In the months during which Vespasian was waiting at Alexandria for the periodical return of the summer winds and settled weather at sea, many wonders occurred which seemed to point him out as the object of the favor of heaven and of the partiality of the Gods. One of the common people of Alexandria, well known for his blindness, threw himself at the Emperor’s knees, and implored him with groans to heal his infirmity…He begged Vespasian that he would deign to moisten his cheeks and eyeballs with his spit … Vespasian, supposing that all things were possible to his good fortune, and that nothing was any longer past belief, with a joyful face, amid the intense expectation of the multitude of bystanders, accomplished what was required…the light of day again shone upon the blind. Persons actually present attest this, even now when nothing is to be gained by falsehood.

Beginning at Mark 8:22 in the New Testament, we find this:

22 And he [Jesus] comes to Bethsaida; and they bring a blind man to him, and besought him to touch him.

23 And he took the blind man by the hand, and led him out of the town; and when he had spit on his eyes, and put his hands upon him, he asked him if he saw anything.

24 And he looked up, and said, I see men as trees, walking.

25 After that he put his hands again upon his eyes, and made him look up: and he was restored, and saw every man clearly.

26 And he sent him away to his house, saying, Neither go into the town, nor tell it to any in the town.

The account in John 9 gives us another example of Jesus using “spit magic,” as discussed in a previous posting:


Jesus uses a rather odd healing method here.  He mixes his own spit with earth, rubs the wet mud mixture onto the blind man’s eyes, then tells him to go wash it off in the pool of Siloam.  The man does so, then returns, able now to see.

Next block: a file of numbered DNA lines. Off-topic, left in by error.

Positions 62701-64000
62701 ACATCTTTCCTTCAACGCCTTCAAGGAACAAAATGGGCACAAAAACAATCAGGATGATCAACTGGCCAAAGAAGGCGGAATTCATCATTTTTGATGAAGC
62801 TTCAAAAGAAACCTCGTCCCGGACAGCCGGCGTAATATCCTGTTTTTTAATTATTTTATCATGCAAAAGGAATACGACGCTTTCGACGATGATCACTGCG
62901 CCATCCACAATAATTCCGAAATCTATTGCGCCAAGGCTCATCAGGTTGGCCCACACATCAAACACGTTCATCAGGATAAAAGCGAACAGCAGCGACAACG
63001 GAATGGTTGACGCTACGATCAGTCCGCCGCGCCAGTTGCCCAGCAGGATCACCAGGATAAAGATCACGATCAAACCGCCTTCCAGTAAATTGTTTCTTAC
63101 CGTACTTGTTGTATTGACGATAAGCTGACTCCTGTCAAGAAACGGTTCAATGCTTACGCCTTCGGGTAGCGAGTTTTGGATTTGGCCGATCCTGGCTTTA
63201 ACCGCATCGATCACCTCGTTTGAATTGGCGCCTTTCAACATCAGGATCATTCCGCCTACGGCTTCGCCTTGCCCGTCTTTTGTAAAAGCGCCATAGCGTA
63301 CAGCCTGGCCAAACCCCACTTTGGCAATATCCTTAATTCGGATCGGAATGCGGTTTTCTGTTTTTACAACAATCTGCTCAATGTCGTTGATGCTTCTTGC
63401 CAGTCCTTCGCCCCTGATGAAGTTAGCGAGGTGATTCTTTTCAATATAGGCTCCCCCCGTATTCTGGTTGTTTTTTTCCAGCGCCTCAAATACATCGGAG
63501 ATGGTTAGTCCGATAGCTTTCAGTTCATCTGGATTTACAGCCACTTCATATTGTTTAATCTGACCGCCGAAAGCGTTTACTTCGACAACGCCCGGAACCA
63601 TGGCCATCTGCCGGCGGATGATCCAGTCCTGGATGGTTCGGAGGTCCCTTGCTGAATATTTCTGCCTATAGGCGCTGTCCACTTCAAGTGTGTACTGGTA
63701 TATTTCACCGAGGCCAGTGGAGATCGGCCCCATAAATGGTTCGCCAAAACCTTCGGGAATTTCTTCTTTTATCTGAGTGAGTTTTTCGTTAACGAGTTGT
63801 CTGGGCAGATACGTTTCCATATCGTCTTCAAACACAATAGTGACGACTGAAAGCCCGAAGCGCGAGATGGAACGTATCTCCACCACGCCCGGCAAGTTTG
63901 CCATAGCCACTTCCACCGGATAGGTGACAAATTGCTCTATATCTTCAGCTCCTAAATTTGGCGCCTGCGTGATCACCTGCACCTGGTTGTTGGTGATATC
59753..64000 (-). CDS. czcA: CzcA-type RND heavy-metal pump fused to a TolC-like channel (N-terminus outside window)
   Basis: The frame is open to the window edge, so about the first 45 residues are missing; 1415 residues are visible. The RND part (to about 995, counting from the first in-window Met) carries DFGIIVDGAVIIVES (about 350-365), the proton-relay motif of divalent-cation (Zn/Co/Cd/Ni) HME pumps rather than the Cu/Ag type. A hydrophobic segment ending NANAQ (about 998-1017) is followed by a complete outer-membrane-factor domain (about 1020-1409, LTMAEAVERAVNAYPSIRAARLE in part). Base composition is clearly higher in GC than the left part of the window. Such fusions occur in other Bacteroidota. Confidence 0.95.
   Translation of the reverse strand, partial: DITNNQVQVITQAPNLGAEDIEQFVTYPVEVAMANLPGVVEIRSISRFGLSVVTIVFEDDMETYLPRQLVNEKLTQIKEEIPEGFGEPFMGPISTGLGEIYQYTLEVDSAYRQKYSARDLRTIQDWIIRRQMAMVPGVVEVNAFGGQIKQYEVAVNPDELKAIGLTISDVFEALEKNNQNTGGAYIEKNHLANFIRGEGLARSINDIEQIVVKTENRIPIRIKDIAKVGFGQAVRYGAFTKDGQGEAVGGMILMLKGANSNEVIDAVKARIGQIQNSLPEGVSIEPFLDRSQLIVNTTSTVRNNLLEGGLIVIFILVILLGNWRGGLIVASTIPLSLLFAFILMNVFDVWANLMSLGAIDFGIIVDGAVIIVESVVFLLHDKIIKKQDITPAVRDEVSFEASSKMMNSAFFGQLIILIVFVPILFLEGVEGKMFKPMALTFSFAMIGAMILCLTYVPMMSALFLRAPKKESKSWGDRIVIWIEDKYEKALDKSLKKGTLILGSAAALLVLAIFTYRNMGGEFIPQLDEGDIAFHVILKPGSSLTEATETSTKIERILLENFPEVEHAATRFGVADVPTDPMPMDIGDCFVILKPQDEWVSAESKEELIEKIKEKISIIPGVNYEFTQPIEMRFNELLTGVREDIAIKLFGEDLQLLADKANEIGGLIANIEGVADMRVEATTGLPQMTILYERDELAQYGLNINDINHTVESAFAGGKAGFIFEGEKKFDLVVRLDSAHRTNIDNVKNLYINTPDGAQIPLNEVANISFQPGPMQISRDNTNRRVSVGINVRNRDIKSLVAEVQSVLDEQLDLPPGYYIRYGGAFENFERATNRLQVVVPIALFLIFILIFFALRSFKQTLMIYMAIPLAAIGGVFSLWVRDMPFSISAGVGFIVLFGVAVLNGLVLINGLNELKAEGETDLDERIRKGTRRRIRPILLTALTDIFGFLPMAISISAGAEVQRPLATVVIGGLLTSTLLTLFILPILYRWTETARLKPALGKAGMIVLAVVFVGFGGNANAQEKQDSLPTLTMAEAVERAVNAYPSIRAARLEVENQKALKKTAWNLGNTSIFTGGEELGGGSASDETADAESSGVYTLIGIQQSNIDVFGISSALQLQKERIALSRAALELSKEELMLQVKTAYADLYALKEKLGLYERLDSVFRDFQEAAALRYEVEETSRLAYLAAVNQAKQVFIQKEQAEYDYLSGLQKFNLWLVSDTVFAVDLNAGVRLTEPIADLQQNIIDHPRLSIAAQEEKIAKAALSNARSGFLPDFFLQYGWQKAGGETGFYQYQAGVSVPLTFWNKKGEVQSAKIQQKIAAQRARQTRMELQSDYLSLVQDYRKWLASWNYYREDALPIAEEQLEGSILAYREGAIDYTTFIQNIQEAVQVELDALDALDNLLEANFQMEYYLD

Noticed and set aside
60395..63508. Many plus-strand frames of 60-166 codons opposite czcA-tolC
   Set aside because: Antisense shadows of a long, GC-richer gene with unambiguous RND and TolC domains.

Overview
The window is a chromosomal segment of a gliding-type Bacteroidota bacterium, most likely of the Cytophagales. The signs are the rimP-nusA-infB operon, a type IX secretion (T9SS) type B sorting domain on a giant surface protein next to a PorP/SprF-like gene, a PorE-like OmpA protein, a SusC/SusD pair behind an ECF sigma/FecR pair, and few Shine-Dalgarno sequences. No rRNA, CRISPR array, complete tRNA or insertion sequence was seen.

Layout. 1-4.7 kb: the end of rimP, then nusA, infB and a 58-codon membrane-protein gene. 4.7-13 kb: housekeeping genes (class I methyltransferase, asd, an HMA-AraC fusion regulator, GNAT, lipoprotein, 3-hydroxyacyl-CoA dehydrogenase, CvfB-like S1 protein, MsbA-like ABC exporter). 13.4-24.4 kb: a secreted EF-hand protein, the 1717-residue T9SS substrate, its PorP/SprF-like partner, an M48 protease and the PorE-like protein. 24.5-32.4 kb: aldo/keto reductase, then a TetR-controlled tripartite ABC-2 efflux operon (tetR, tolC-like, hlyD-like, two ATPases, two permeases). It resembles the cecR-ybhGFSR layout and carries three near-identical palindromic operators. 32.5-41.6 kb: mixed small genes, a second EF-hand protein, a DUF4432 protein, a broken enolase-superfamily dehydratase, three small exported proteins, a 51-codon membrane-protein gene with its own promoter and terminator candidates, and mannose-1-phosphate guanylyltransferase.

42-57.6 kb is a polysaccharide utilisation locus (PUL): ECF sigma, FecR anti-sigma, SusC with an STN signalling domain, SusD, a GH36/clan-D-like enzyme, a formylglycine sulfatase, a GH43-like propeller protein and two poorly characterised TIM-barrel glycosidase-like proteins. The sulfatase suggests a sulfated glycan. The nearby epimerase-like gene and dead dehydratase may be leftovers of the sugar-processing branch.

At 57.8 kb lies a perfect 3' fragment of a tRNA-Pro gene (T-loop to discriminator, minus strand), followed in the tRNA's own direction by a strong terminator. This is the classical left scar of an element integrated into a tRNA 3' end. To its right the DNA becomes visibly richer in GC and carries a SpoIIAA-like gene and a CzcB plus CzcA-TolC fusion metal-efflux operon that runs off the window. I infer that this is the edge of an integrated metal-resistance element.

A rather typical example of the icon type for the Sunday of the Healing of the Blind Man — Κυριακή του τυφλού/Kyriake tou typhlou — is this one, from the 16th century and the Dionysiou Monastery on Mt. Athos in Greece:

The inscription is not difficult:

If we fill out the abbreviation and separate the words, it reads:

Ho Khristos Iomenos Ton Typhlon
“Christ Heals the Blind [man]”

At left we see Jesus applying the wet mud to the blind man’s eyes:

Now just a sidelight regarding Mark 7:31:

31 And again, departing from the coasts of Tyre and Sidon, he [Jesus]came to the sea of Galilee, through the midst of the coasts of Decapolis.

That is close to the King James Version rendering, but it is not exactly what the Greek text of Mark says:

31 Καὶ πάλιν ἐξελθὼν ἐκ τῶν ὁρίων Τύρου [a]ἦλθεν διὰ Σιδῶνος εἰς τὴν θάλασσαν τῆς Γαλιλαίας ἀνὰ μέσον τῶν ὁρίων Δεκαπόλεως

“And again leaving the region of Tyre, he came through Sidon to the Sea of Galilee, through the midst of the region of Decapolis.”

Critics often use this as an example of the lack of accurate geographical knowledge of the anonymous writer of the gospel called “Of Mark.”  Their point is that to go to the Sea of Galilee from Tyre via Sidon means that Jesus went about 25 miles north to Sidon and out of his way to get to a place that was some 39 miles south of Tyre, and to get to the Decapolis one had to actually go some distance south on the eastern shore of the Sea of Galilee.

We can see how odd that is if we look at a map:


We can also see how odd it would be to go to the Sea of Galilee “through the midst of the region of Decapolis,” because one comes to the sea from the north before reaching the Decapolis. 

The author of Matthew apparently tried to correct the oddity by saying simply in Chapter 15:

21 Then Jesus went thence, and departed into the coasts [region] of Tyre and Sidon.

And he emends the return of Jesus southward like this, completely omitting any mention of the Decapolis:

29 And Jesus departed from thence, and came nigh to the sea of Galilee; and went up into a mountain, and sat down there.